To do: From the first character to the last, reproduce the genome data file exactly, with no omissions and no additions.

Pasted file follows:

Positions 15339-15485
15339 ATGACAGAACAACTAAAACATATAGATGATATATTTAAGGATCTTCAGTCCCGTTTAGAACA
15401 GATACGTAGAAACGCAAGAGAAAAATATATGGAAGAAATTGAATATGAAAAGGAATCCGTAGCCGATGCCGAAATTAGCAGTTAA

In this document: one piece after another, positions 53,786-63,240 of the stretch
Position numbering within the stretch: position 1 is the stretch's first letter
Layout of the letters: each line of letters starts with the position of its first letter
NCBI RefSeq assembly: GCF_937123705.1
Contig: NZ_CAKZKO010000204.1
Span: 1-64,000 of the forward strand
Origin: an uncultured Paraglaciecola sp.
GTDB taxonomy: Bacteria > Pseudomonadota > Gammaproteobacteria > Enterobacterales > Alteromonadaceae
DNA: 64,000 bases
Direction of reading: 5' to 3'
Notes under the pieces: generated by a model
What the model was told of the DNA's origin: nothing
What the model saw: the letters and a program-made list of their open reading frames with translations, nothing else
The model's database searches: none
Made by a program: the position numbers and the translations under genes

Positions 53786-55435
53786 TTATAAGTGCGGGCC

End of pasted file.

Positions 15339-15485
15339 ATGACAGAACAACTAAAACATATAGATGATATATTTAAGGATCTTCAGTCCCGTTTAGAACA
15401 GATACGTAGAAACGCAAGAGAAAAATATATGGAAGAAATTGAATATGAAAAGGAATCCGTAGCCGATGCCGAAATTAGCAGTTAA

In this document: one piece after another, positions 53,786-63,240 of the stretch
Position numbering within the stretch: position 1 is the stretch's first letter
Layout of the letters: each line of letters starts with the position of its first letter
NCBI RefSeq assembly: GCF_937123705.1
Contig: NZ_CAKZKO010000204.1
Span: 1-64,000 of the forward strand
Origin: an uncultured Paraglaciecola sp.
GTDB taxonomy: Bacteria > Pseudomonadota > Gammaproteobacteria > Enterobacterales > Alteromonadaceae
DNA: 64,000 bases
Direction of reading: 5' to 3'
Notes under the pieces: generated by a model
What the model was told of the DNA's origin: nothing
What the model saw: the letters and a program-made list of their open reading frames with translations, nothing else
The model's database searches: none
Made by a program: the position numbers and the translations under genes

Positions 53786-55435
53786 TTATAAGTGCGGGCC